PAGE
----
I tried Wal-Mart's in-store pickup and and it created more problems than it solved

I recently tried Wal-Mart’s in-store pickup option for an online order, and I was shocked by how inconvenient it was.

I was in the market for a Fitbit, so I compared prices online and found the lowest price at Walmart.com.

At $US78.52, the Walmart.com price was $US1 cheaper than Amazon’s and more than $US20 cheaper than Best Buy’s.

So I decided to go with Wal-Mart.

I wanted the Fitbit that same day, but I was afraid that the price would be higher in the stores. (I was right — when I went to pick up my purchase, I walked by the electronics department and saw that it was listed for $US99).

FitbitBusiness InsiderThe Fitbit Flex was listed as $US78.52 on Walmart.com and $US99 on the store shelf.

So I made the purchase on Wal-Mart.com last Thursday, and selected the option for in-store pickup.

Wal-Mart sent me an order confirmation immediately that said I would receive another email when my Fitbit was ready for pickup.

I expected it to be ready within minutes. How long could it take for someone to pull the item from shelves?

But more than three hours passed before I got the email saying my order was ready. It was close to 9 p.m. at that point, so I decided to wait until the following day to pick it up.

When I arrived at Wal-Mart on Friday, I was expecting to pick up the Fitbit at the front of the store and be on my way home within minutes.

Instead, I was directed to a department labelled Walmart.com that was located all the way in the back of the store. (This isn’t unusual — according to Wal-Mart’s website, the Walmart.com pickup areas are typically located towards the back of stores).

This surprised me. I thought the purpose of the in-store pickup option was convenience.

As I walked through the store, I passed the electronics department and spotted the Fitbit. I decided last minute that I wanted a blue Fitbit instead of the black one I picked out online, so I grabbed the gadget from the shelf and continued walking toward the Walmart.com department, hoping for an easy exchange.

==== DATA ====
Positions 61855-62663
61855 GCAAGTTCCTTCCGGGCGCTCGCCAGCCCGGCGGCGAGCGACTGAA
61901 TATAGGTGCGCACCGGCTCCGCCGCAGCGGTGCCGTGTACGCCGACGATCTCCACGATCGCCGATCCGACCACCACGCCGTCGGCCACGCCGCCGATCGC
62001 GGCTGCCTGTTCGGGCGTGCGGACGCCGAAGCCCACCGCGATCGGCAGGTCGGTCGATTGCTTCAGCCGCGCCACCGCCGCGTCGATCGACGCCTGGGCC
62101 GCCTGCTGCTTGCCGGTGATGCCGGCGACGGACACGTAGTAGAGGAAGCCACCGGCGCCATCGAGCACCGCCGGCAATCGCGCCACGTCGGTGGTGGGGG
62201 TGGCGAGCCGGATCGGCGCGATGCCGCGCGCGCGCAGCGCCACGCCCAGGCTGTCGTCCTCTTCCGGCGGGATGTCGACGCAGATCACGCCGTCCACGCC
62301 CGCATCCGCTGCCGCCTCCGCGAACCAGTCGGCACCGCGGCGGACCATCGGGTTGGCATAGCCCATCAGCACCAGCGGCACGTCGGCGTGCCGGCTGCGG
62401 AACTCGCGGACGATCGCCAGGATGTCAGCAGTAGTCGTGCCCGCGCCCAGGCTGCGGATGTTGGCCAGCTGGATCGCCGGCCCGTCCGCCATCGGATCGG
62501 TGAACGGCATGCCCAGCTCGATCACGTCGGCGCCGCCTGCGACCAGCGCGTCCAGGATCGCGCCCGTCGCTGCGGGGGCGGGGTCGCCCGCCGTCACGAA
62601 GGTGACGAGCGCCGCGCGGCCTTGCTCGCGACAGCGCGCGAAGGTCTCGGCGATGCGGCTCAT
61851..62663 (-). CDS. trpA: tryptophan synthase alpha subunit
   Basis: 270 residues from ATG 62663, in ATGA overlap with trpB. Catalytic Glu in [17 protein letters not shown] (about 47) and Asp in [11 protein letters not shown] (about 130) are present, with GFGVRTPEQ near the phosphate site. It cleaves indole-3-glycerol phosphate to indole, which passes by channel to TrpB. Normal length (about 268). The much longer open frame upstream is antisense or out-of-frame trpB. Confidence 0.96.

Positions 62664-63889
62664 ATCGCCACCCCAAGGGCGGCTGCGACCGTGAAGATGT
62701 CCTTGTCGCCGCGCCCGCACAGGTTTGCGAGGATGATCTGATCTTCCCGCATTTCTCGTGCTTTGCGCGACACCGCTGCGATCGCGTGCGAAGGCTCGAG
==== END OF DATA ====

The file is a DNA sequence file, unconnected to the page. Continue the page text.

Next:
Once there, I stood in line for about 15 minutes. There was only one associate at the register and a customer ahead of me had a problem with his order.

When it was finally my turn, I pulled up the confirmation email on my phone and displayed a bar code for the associate to scan.

She told me the scanner didn’t work, so I read the 13-digit confirmation code aloud to her.

Once she found my order, I asked her if I could exchange it with the Fitbit I pulled from the shelf. It was the same exact product, just in a different colour.

She said that the store inventory and Walmart.com inventory are separate, so I would have to get refunded for my online purchase and then go to the front of the store to buy the Fitbit I grabbed from the shelf.

“They are the exact same product,” I said. “Why can’t I just go home with the one from the shelf?”

She advised me to talk to customer service.

The colour wasn’t important enough to me to spend any more time waiting in line in the store, so I decided to just go home — 30 minutes later — with the original Fitbit I had ordered online.

The whole experience was only mildly annoying, but it was enough of an inconvenience to persuade me never to use Wal-Mart’s in-store pickup again. And after some research, I discovered that other customers have had similar experiences with Wal-Mart’s in-store pickup.

In retrospect, I should have paid the extra $US1 to purchase the Fitbit at Amazon and waited an extra day to get it delivered for free to my doorstep.

We reached out to Wal-Mart for this story and will update when we hear back.

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